Trade group fears IT decline
- By Aliya Sternstein
- Feb 15, 2005
A report from the American Electronics Association warns that the decreasing focus on science and technology inside the United States will topple the country's competitive advantage.
The trade group's report notes that federally sponsored research and development funding for information technology has declined during the past decade and a half as priorities have shifted to life sciences. Authors of "Losing the Competitive Advantage?" also argued the U.S. educational system fails to provide the math and science skills needed to compete in the workforce, while higher education does not graduate enough scientists and engineers to keep up with the high-tech industry's growth.
Other countries are leaping ahead, the report says. China cultivates almost four times as many engineers than the United States does. Chinese officials offer tax breaks to companies conducting R&D. And India's technology parks invest in home-bred workers, which, in turn, join dominant Indian technology companies. Because U.S. officials have tightened immigration policy since the Sept. 11, 2001, terrorist attacks, foreigners go elsewhere. Applications to U.S. graduate engineering programs fell 36 percent last year. The report states that the trend is tragic because the financial support of foreign nationals, who comprise more than 50 percent of math and engineering doctorates, make many of these programs feasible.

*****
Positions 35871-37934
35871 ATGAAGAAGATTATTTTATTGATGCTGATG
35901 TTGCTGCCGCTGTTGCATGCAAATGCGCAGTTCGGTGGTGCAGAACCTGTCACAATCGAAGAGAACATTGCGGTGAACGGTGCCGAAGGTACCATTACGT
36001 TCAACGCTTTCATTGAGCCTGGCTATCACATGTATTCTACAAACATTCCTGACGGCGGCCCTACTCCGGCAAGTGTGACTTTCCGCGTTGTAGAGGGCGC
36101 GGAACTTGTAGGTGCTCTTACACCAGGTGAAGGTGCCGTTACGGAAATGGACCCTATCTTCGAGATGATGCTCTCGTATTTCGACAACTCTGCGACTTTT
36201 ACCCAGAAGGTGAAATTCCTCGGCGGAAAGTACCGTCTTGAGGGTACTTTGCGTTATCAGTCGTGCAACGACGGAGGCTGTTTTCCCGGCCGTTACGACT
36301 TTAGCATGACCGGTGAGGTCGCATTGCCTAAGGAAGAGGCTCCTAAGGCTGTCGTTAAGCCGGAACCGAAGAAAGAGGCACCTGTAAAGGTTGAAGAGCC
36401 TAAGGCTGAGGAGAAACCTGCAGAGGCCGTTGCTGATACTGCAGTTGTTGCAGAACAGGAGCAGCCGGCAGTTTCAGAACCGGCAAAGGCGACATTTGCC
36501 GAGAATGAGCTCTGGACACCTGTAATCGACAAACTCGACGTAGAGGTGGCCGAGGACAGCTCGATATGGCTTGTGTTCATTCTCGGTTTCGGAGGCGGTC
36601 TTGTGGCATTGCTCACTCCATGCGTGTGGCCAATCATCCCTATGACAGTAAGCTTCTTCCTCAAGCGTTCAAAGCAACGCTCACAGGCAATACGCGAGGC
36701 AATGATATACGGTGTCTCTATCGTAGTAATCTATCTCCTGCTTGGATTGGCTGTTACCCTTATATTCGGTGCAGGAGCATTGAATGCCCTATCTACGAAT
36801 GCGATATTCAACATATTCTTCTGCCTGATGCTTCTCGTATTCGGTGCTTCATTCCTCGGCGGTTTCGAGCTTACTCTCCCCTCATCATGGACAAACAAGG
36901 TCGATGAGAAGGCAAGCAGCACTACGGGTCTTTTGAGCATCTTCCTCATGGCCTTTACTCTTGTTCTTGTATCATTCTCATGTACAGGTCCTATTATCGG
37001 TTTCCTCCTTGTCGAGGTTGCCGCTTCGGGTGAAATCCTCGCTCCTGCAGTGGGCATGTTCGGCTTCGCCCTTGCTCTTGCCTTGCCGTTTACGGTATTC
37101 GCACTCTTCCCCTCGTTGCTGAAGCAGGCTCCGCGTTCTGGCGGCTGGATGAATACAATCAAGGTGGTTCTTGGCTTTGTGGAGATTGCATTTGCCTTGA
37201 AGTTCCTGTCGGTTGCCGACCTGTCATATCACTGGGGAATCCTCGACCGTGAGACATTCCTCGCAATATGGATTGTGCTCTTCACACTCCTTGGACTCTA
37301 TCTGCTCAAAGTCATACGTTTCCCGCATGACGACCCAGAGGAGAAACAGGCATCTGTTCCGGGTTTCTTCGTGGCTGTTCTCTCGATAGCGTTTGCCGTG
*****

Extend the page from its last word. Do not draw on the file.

The United States could fall victim to its own successful promotion of capitalism worldwide, according to the report. The authors write: "The United States has long urged the rest of the world to adopt free-market principles. The good news is that many countries have now listened and represent new markets for U.S. products and services. ... But the bad news is, ironically, that many countries listened. They have entered the global economy and now aggressively compete against the United States -- or soon will."
Bob Cohen, a senior vice president at the Information Technology Association of America, said ITAA members agree that some indicators suggest U.S. leadership in high technology may be at risk, if the country does not sharpen its competitiveness in global markets.
"Unfortunately, there is no simple strategy or single approach that will accomplish this goal," he said. Likewise, an attempt to raise global barriers to competition is a Band-Aid approach that might have corrosive long-term effects. "Global competitiveness is a marathon, not a sprint. Winners will be those nations that plot the right direction, marshal the necessary resources, and stay the course. Investments in education and research will be key, as will factors like capital availability, enlightened tax policy, and a regulatory environment that fosters market driven approaches to technology and innovation."